So, are we ready to step up to the plate? Will our diaspora consciousness survive for years to come, or will it weaken and drown in assimilation or indifference? Will it grow and be open to new formulations, or is it destined for a gradual demise? Is the ultimate antidote our now-independent and accessible homeland which feeds our diasporic consciousness with nostalgia and purpose, in turn, strengthening our commitment both towards Armenia and the diaspora? Either way, a blossoming diaspora only equates to a blossoming Armenia and vice versa.

Lalai Manjikian

Lalai Manjikian

Dr. Lalai Manjikian is a humanities professor at Vanier College in Montreal. Her teaching and research interests are in the areas of immigration and refugee studies, media representations of migration, migrant narratives and diaspora studies. She is the author of Collective Memory and Home in the Diaspora: The Armenian Community in Montreal (2008). Lalai’s articles have been published in a number of newspapers and journals including The Armenian Weekly, Horizon Weekly, 100 Lives (The Aurora Prize), the Montreal Gazette, and Refuge. A former Birthright Armenia participant (2005), over the years, Lalai has been active in volunteering both within the Armenian community in Montreal and the local community at large, namely engaged in immigrant and refugee integration. She previously served as a qualitative researcher on the Armenian Diaspora Survey in Montreal. Lalai also serves as a board member for the Foundation for Genocide Education. She holds a PhD in Communication Studies from McGill University (2013).
Lalai Manjikian

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  1. There’s a book by Hagop H Asadourian called “The Smoldering Generation” that elaborates on the dilution of the Armenian culture.  It’s not a happy read. If I can say something positive about the future of the diaspora and the people involved that work tirelessly to keep it alive, it would be a quote by Sam Adams (context is different but idea is the same):  “It does not require a majority to prevail, but rather an irate, tireless minority keen to set brush fires in people’s minds.”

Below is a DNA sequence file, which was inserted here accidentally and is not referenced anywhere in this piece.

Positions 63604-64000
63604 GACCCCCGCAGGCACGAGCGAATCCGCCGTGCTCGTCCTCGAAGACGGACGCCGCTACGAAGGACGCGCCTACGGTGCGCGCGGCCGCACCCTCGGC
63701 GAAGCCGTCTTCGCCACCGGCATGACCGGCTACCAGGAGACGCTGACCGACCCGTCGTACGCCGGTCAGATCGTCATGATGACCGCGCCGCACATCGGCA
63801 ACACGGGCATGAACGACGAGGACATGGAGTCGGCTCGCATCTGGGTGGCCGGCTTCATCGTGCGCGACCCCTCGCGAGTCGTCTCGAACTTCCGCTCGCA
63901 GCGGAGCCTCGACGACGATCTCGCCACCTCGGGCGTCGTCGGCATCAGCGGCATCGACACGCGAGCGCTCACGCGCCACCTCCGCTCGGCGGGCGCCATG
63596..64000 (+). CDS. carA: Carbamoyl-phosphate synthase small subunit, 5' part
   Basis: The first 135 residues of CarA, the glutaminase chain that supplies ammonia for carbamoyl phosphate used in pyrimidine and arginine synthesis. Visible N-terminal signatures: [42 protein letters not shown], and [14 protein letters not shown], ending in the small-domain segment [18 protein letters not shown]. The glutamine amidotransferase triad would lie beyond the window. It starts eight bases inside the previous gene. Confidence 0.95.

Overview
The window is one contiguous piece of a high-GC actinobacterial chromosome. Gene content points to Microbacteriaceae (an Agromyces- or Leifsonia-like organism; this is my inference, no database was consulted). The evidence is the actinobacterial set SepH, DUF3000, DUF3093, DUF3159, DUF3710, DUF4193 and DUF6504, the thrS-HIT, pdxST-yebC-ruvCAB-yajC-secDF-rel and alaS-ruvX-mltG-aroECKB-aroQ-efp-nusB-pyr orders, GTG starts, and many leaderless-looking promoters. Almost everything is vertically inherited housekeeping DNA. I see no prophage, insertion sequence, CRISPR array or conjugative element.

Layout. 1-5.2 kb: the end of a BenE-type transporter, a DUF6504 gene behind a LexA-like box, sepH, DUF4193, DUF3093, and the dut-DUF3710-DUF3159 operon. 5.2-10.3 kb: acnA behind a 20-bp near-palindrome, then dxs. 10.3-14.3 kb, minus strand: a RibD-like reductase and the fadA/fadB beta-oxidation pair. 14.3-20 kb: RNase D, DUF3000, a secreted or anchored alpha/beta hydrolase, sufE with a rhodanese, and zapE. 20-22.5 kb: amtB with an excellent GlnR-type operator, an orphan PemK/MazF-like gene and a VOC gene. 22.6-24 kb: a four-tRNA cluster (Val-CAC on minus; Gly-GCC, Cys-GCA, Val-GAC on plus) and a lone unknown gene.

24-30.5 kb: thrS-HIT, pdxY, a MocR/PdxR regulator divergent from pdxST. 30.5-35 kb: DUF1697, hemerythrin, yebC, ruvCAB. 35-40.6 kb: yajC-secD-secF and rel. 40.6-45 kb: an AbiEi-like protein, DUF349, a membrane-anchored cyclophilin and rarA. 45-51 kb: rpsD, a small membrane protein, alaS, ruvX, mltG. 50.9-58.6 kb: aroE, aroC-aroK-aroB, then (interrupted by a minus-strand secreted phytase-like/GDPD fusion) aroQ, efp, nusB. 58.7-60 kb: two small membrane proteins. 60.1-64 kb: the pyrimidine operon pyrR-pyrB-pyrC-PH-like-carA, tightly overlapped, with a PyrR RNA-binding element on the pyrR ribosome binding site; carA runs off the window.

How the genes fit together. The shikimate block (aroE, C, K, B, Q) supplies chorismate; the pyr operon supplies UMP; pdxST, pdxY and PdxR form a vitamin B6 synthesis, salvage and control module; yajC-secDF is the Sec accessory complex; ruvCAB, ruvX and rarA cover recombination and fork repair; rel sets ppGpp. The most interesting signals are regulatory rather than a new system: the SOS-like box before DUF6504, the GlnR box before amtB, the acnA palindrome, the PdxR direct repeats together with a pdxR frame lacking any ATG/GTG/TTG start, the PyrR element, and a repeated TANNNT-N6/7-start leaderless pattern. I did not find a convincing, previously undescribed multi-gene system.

2. The long term future of the Armenian culture lies with Armenia. Those members of the diaspora whose primary identification is Armenian can best serve that identity by living  in Armenia and working to build the economy and vitality of that country.
    Unless, there is a constant outflow from Armenia to feed the diaspora it will inevitably dissipate.  That is, the long term viability of the diaspora is in part dependent on the shortfall of Armenia as a viable state.
    Our family, is an example of how a diasporan family may transition. We have had 5 generations in the USA. Two of them genocide survivors. Our identification is American.  Our future welfare is tied to the USA. Our commitment is to the USA.  We see Armenian as our cultural lineage not our raison d’etre. Of course, some may not transition as our family, others may be faster or others more protracted. Few individuals will retain an Armenia identity beyond 4-6 generations.
    The future of Armenia rests with the people living in Armenia. They must be relieved of the stranglehold that restricts its integration into the world’s economic system, that restricts access to markets for its goods and it needs the economic lift of being an energy transfer avenue. Armenia needs people from the diaspora who have a strong Armenia identity to return and use their talents to build that country.

  3. Thank you for your insight Gary, and for sharing your experience. Indeed, the future of our existence does lay in Armenia. And I could not agree with you more- Armenia needs more people from the diaspora…but how many of us are willing to move? The number of Armenians from the diaspora who repatriate is far too low and I don’t see that trend changing any time soon…

  4. It would help if news about the quality of life in Armenia was a little more positive.  Let’s face it, how many people want to immigrate to a country where 40% of the people interviewed said they would leave permanently if they could.  It has been said that more than 700,000 have left Armenian to find a “better” life elsewhere.   It’s about time thatour Diaspora leaders work hand in hand with the leadership in Armenia to get priorities coordinated.